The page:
Not too long ago (say, way back in the 1990s), if you wanted to learn to play the piano, you basically had two options: you could find a teacher and take traditional lessons, or you could buy a book and try to teach yourself. With the growth of the internet and the arrival of smart mobile devices, those opportunities have expanded considerably.
Google a basic phrase such as "piano lessons" or "learn piano," and you will instantly see an array of online and app-based options. There are video lessons, virtual lessons, and step-by-step tutorials. There are apps to help you drill reading, rhythm, theory, and aural skills. The range of options seems endless (Google notes that there are "about" 75 million results for the search "learn piano").
What does this mean for piano teachers? What does it mean for students? Are there viable options for self-instruction? If so, are they a threat or a boon to established teachers? Many worry, perhaps rightly so, that these programs are taking students away from regular lessons and giving them an inferior product. The ease of access and low cost make them appear to be difficult competition.
On the other hand, these programs might have some benefit. Perhaps they expose more people to piano playing—people who would never take private lessons to begin with. More pianists in the world is ultimately a good thing for piano teachers. If there are limitations to their instruction, perhaps some of these customers would be encouraged to seek out a private teacher to make further progress.
There are valid concerns for this type of instruction—I for one, don't believe that an app can ever replace the care, wisdom, and craft of a master teacher. At the same time, there are some aspects of many of these programs that can enhance and expand upon a traditional teaching experience. Many of the apps are designed to work with traditional instruction, and teachers can set up accounts to monitor their students' progress. Some teachers find that allowing these programs to take care of some of the routine aspects of practice can free up lesson time for more creative pursuits.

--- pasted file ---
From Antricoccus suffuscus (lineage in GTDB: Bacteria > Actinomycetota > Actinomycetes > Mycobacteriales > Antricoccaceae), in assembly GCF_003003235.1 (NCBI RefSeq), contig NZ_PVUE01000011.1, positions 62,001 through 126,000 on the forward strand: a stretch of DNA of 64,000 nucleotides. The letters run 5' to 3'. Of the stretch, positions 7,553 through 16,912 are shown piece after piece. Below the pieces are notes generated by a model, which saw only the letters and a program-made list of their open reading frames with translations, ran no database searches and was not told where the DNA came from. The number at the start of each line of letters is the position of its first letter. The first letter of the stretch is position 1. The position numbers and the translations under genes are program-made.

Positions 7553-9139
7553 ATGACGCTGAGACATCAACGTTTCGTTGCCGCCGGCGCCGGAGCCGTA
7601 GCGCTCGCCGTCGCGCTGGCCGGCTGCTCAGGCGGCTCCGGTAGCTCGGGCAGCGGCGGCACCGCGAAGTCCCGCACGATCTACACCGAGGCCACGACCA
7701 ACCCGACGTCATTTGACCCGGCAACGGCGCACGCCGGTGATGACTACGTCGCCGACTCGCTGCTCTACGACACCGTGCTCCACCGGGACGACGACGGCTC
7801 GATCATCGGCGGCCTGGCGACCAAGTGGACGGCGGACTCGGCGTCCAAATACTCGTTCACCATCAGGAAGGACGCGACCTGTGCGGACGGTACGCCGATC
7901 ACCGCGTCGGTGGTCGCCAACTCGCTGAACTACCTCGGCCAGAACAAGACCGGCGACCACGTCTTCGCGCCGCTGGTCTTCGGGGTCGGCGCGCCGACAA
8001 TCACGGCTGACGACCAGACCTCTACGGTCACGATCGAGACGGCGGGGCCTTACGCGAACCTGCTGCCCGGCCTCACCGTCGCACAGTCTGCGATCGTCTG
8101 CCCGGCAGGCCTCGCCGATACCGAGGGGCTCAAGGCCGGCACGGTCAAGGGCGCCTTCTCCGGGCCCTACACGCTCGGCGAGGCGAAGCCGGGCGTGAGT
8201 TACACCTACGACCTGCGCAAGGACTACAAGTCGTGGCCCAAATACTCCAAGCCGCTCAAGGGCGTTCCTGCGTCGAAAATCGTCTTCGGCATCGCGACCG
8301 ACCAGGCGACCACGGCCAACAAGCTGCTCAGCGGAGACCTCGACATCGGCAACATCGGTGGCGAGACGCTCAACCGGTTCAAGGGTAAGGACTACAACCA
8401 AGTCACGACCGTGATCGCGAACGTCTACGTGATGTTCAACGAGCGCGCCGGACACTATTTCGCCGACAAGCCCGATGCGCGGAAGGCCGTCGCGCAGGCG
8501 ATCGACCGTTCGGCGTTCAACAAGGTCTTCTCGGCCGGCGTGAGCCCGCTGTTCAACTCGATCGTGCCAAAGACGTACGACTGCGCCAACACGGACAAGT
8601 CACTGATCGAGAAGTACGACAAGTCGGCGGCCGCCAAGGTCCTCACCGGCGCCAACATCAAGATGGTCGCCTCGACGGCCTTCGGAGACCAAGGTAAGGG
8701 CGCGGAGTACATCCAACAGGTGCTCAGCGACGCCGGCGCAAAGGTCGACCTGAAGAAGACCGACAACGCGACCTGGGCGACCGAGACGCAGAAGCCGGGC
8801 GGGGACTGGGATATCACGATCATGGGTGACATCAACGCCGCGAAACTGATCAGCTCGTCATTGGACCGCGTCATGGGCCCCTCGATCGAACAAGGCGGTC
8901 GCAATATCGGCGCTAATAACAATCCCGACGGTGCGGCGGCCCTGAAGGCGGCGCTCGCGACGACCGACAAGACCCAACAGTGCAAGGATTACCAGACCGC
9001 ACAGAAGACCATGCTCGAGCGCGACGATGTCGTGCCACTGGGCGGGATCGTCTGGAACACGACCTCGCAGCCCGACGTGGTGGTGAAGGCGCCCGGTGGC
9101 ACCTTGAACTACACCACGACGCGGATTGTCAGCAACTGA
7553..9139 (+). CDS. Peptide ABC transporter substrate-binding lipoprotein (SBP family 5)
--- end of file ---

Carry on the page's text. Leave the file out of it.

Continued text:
Our goal in this series is to present you with information that you can use to evaluate and make informed decisions. Whether you plan to use any of these resources with your students or not, it is probably wise to know about their existence and their capabilities. This can help you understand what your students are doing with them and what others, who may or may not be potential students for you, are doing with them.
• PRICE: Varied tiers ranging from free to $14.99/month (with annual subscription). Top tier includes unlimited access to all content for teachers and all of their students.
• SYSTEMS: Only available on the iPad
• EQUIPMENT: Just a keyboard or piano. Note: no special cords or interfaces are necessary to use this app.
• OPTIONAL: Speakers
• WEBSITE: joytunes.com
• Large library of repertoire and teaching materials
• No cords or MIDI required; works with any acoustic or digital instrument
• Game-like approach
• Weekly emails chart student progress
• Records performances for easy sharing with family and friends
• Only available on iPad
• Audio will not play back through Bluetooth speakers
In the past few years, Piano Maestro has taken the piano teaching world by storm, revolutionizing the way some cutting edge teachers run their studios. Think of Piano Maestro as the musical version of Angry Birds—a fun game that students love to play over and over. At a time when many piano teachers are struggling to keep their students motivated in a screen-centered world, Piano Maestro helps bridge the worlds of practice and gaming. Whether the excitement comes from the game itself, or from the opportunity to play intriguing pieces such as Hedwig's Theme (from the Harry Potter film franchise), Piano Maestro helps deliver enthusiasm and interest to the weekly lesson.
Piano Maestro is a digital music-learning app available for the iPad, and it functions as a virtual teaching assistant. It turns learning to read music at the piano into a fun, engaging, and innovative game. For each song, the student plays music as it scrolls across the screen along with a backing track. The app "listens" to the student and instantly analyzes whether the student has played the correct notes and rhythm. The notes turn green when the app hears the note played at the correct time; notes turn red when the app detects a mistake. At the end of the challenge, the student receives a grade and earns points.
The object is to accumulate as many points as possible.
The app provides different practice options that are adjustable when reading the score. For instance, the student can choose to read one hand at a time, view the names of the notes in the note heads, stop the music when a wrong note is played, and/or slow the metronome marking. These parameters are referred to as "assists," and, if used, they will deduct points from the student's final score.
When teachers purchase the My Studio or Studio + Home subscription, their students can create accounts for free. Studio + Home ($14.99/month when an annual subscription is purchased) includes unlimited access to all materials for all of a teacher's students. The teacher downloads the app and then invites students via an email link. When a student registers, a profile is created. These profiles will appear in the teacher's app, and from there a teacher can start diving into the different repertoire and exercise options that are offered.